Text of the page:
FOR CAPTIVE BREEDING OF
THE MEXICAN WOLF
(Canis lupus baileyi)
HOUSING and ENCLOSURES
- Containment barriers for Mexican wolf facilities must keep wolves
in, keep intruders out, and limit human access to wolves for public
safety and wolf mental health. Barriers may be constructed of wire
mesh (nine gauge or heavier chain link), solid walls, glass, or a
combination of these materials.
- Shelters should be provided to allow animals privacy and escape
from inclement weather.
- Enclosures should be provided with deadfall, logs, trees and
bushes. There should be varied topography. These features allow the
wolf an opportunity to climb, hide play, mark territory and carry out
other natural behaviors.
- A minimum size of 930 square meters has been suggested for
Mexican wolf breeding facilities. Wolves have shown considerable
stress when housed in undersized areas as evidenced by pacing,
aggression, nervousness, poor reproduction and care of offspring.
- Facilities should include areas for shifting, capturing,
isolating and introducing animals.
- Enclosures should be designed so that less than 25% of the
enclosure perimeter is accessible to zoo visitors, non-animal care
staff and vehicles. Mexican wolves should not be housed where they
have visual contact with other large carnivores.
BEHAVIOR and SOCIAL
- A breeding pair with young-of-the-year social groupings have
proven to be quite cohesive. Also, groupings of a breeding pair with
two consecutive litters has worked out well. In this case the primary
litter benefits of experiencing and assisting with the growth an
development of the secondary litter, while the secondary litter
benefits from group social interaction.
- Denning is critical for pup survival in the wild. Significant
loss of pups will occur if the female parent does not whelp in a
natural den. It is beneficial for Mexican wolves to experience in
actual den digging or to have come from a natural den as pups.
- Parent-raised offspring are preffered by this program. At times
this approach to husbandry may be emotionally difficult for the
animal care staff who recognize that they could do more to aid in the
survival of individual pups. However, cautious, limited handling can
occur under specialized circumstances.
- Under no circumstances are "uncertified" wolves to breed with
"certified" Mexican wolves.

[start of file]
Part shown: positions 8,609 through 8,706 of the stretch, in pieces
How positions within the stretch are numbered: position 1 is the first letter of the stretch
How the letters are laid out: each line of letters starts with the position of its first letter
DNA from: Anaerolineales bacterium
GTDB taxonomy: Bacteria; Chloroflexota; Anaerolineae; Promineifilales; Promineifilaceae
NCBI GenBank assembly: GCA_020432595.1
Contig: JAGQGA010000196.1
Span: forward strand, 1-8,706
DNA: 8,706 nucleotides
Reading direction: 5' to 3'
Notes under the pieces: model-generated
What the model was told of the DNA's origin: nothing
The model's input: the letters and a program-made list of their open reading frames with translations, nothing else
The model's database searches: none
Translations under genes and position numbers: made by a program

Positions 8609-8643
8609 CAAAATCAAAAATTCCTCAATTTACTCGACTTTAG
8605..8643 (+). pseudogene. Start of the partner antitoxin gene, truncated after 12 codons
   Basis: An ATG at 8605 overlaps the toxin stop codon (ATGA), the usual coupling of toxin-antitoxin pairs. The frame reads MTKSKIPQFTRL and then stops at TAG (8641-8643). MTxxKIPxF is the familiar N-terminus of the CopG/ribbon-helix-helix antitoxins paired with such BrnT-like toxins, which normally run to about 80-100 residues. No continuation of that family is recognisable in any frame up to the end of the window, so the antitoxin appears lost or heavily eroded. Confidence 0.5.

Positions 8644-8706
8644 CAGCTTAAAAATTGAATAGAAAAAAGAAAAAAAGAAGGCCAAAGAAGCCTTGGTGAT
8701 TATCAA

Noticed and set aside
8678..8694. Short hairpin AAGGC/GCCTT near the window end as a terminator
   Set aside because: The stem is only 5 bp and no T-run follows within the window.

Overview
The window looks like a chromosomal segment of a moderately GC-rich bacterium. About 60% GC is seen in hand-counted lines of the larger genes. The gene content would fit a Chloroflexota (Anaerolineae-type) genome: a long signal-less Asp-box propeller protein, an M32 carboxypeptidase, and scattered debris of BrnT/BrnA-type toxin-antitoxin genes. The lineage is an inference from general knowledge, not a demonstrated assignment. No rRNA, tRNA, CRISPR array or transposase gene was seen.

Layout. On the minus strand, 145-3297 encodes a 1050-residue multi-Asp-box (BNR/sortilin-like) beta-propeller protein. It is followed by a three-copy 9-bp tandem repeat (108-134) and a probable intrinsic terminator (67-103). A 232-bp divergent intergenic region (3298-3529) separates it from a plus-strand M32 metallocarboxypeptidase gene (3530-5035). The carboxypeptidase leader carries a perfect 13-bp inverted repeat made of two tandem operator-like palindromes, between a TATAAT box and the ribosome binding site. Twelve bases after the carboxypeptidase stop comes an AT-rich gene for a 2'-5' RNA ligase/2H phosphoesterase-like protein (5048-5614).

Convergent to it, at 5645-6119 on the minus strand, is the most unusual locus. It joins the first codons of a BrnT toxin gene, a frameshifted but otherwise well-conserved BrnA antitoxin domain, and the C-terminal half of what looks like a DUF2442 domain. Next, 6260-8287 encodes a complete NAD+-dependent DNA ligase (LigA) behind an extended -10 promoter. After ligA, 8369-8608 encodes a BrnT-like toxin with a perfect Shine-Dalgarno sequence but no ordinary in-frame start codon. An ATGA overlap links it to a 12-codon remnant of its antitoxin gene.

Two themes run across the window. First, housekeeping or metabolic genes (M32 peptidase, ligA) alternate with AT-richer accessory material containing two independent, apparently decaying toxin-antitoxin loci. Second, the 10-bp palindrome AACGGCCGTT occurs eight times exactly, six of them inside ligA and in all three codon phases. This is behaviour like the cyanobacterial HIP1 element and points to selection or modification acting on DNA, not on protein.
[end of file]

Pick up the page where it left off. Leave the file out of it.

- Unlike dogs, breeding in wolves is seasonal and occurs only once
a year. Breeding usually occurs in Februrary and March. The gestation
period is from sixty to sixty-three days. Whelping takes place in
April or May.
- Both males and females are sexually mature at age 2.
- Male wolf genetals recede in the spring and are reduced in the
summer. In the fall there will be an enlargement of the scrotum and a
loss of hair from the scrotal area.
- The breeding status of a female is not easily detectable. There
may be an enlargement of the nipples and there might be a noticeable
change in the behavior of males.
- Wolves exhibit strong pair bonding, however sometimes wolves will
breed with a new individual.
- It is very important to allow the wolves to become familiar with
eachother and their surroundings. Mating pairs should be put into a
breeding pen several months prior to breeding season.
- Annual check-ups of breeding wolves should be done in the fall so
as not to interfere with breeding.
- Nutritional requirements for Mexican wolves are assumed to be the
same as those for domestic dogs.
- High quality extruded dog foods such as Ralston Purina Pro
Plan or Hill's Science Diet should be fed.
- Adult Mexican wolves weighing 22 to 32 kg should be fed 1,300 to
1,800 kcal of metabolizable energy per day.
- Beef of horse shank are often fed to captive wolves. These are
valuable as enviromental/behavioral enrichment, promote good dental
health and strengthen cranial muscle and bone.
- Wolves should be fed once a day but can be fasted one day a week.
- Good nutrition is essential to successful breeding. Pregnant
bitches need 30% more food than usual and lactating bitches need 2-3
times the amount of food.
-This information was provided by:
Kent A. Newton
Rio Gande Zoological Park
Albuquerque, New Mexico
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